During criminal trials in B.C. courtrooms, there are usually one or two uniformed sheriffs present, along with the judge, lawyers, court clerk and accused.
These sheriffs are armed and usually sit within two quick strides of the accused, ready to protect the judge, other staff and the public. They also escort the accused in and out of the prisoner’s dock, help to manage juries, and remind the public that coffee and cellphones aren’t allowed in the gallery.
When they’re absent, some trials can’t take place.
A years-long shortage of sheriffs across B.C. has affected dozens of courtrooms this year.
According to figures released Tuesday by the Attorney General Ministry, which oversees the B.C. Sheriff Service, only six courtrooms were closed or had delays from 2018 to 2022 due to sheriff shortages. But so far this year, there have been 88 such closures or delays, resulting in cases being adjourned or rescheduled.
About half the closures or delays this year — 46 — have been at Surrey provincial court, 24 at the Abbotsford courthouse, and 10 at the Port Coquitlam courthouse.
“This is definitely a critical (issue) and it requires urgency,” said Scott Morishita, president of the B.C. branch of the Canadian Bar Association. “Having a fully and properly functioning justice system requires investment. If we don’t have enough sheriffs, we can’t have the court hearings.”
Uncompetitive pay and benefits are partly to blame for the recruitment and retention issues, according to a July 2023 report by provincial human resource researchers that included information from focus groups with sheriffs. The report also cited poor leadership and a toxic workplace that includes bullying and sexual harassment.
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“There are numerous instances where courtrooms throughout the province have operated without a deputy sheriff present,” said the report, which made 62 recommendations. “If this situation continues unchecked, it could lead to court closures and limited access to justice for British Columbians.”
Attorney General Niki Sharma wasn’t available for an interview but in an email said the province was “instituting a more competitive pay and benefits framework for sheriffs.”
She didn’t provide details.
Deputy sheriffs generally start at $68,000 a year and in five years top out at $77,000, which a union representative notes is $36,000 less than what other law enforcement agencies pay. Sheriff trainees need 14 weeks of training at the Justice Institute of B.C., a process that takes about six to eight months and costs the province $47,000 for each recruit.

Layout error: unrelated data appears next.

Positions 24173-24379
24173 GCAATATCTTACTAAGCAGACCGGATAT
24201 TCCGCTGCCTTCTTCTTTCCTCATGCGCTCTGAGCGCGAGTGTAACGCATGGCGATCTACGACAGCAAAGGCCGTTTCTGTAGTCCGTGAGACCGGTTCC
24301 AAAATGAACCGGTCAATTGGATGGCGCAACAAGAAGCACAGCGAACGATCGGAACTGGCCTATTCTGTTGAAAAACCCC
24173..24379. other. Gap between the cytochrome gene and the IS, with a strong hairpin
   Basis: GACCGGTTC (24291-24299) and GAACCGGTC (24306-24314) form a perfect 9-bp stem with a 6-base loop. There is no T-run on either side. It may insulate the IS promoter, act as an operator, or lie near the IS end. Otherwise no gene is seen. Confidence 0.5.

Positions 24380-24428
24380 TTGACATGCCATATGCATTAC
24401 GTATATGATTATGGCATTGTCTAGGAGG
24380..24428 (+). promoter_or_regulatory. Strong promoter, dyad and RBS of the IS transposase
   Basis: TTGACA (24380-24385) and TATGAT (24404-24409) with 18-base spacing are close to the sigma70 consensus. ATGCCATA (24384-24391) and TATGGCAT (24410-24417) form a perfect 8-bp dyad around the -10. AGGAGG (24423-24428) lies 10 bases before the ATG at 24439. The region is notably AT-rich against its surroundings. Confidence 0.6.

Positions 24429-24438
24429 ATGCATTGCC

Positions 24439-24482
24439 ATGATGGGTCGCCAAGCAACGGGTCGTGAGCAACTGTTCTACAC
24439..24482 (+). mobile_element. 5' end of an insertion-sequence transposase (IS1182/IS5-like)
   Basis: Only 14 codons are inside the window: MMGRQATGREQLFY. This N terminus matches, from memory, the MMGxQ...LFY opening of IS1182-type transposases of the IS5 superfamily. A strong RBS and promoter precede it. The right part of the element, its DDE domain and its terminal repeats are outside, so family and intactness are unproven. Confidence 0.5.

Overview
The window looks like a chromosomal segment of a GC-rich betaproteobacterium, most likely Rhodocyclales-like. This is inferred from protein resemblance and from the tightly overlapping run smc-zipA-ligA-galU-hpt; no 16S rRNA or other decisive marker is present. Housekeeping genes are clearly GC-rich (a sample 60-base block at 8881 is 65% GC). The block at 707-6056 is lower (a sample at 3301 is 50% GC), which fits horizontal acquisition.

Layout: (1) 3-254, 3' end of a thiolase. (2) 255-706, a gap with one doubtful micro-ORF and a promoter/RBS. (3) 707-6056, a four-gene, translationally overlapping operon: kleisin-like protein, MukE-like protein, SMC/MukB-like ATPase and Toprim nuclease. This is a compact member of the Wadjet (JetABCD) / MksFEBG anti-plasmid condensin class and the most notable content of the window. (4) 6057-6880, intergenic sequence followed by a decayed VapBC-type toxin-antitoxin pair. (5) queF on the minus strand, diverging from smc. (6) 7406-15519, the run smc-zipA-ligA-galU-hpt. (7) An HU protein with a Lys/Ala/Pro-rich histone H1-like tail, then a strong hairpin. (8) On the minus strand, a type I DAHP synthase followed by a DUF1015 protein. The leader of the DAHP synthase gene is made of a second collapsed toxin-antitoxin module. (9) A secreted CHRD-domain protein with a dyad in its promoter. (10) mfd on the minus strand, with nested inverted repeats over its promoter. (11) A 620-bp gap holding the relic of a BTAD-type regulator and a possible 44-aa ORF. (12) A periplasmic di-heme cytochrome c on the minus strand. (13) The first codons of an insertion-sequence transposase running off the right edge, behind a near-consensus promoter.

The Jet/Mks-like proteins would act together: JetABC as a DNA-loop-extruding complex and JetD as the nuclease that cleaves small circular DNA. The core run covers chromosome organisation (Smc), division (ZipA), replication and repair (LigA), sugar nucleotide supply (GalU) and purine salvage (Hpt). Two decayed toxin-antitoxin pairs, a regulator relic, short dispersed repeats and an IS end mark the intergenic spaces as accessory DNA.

The report’s No. 1 recommendation is to improve pay and benefits. Sheriffs who contributed to the report said annual salaries of $85,000 to $95,000 is needed to retain staff.
Low pay is the complaint the B.C. General Employees’ Union hears most from its members, said president Stephanie Smith.
“Our members are extremely frustrated,” she said.
Smith said she agrees with the report’s recommendations calling for an increase in pay because other law enforcement agencies pay more and are also recruiting.
“People will go where they’ll earn more money.”
Smith said she has had meetings recently with Sharma to discuss recruitment and retention and that the province is now providing a $10,000-a-year retention bonus.
Shauna Quigley, who worked for 24 years as a deputy sheriff in Kelowna, Vernon and Salmon Arm, says pay equity would help attract and keep sheriffs in the job.
“When I started, all we had were issued were handcuffs,” she said. “Now they have guns, flak vests, batons, pepper spray, tasers” as well as ammunition for the guns, the same 35 pounds of equipment issued to police officers.
Sheriffs transport and guard volatile prisoners as well as monitor participants in emotionally charged family court cases.
“The level of violence and the danger has gone up, but the pay remains the same,” she said.
Past reviews of the system, including one by an SFU criminologist in 2008, came to similar conclusions as the latest report. The report said the number of applications for sheriff positions has “significantly declined” in recent years, noting that three training sessions are held each year with room for 24 students and they are typically half-full or less.
It said that 11.7 per cent of deputy sheriffs left their jobs in the 2022-23 fiscal year that ended March 31 — about two per cent higher than the attrition rate for the B.C. Public Service.
When he was attorney general in 2017, David Eby raised pay and increased funding but shortages continued, according to the report.
The voluntary resignation rate was 7.33 per cent in fiscal year 2022-23, more than double the rate in 2015-16, according to the report. About 22 per cent of those who resigned this past fiscal year were under the age of 30.
The shortages affect the justice system but also the remaining sheriffs, who have to work harder and longer, leading to stress, burnout and more sick leave and overtime, the report said.
The report noted that, as of April 2023, constables working for the Vancouver, Abbotsford and New Westminster police departments top out at $111,700 after five years, while RCMP constables get $106,600. Federal corrections officers top out at $84,000 after five years and Canada Border Services Agency officers at $89,000.
“I can make more money swinging a hammer somewhere,” said another.
The report said the B.C. Sheriff Service offers competitive benefits, job stability and work-life balance.
Unlike police, sheriffs typically work Monday to Friday with no night shifts.
Focus groups told researchers an estimated 40 to 50 per cent of sheriffs have a second job.
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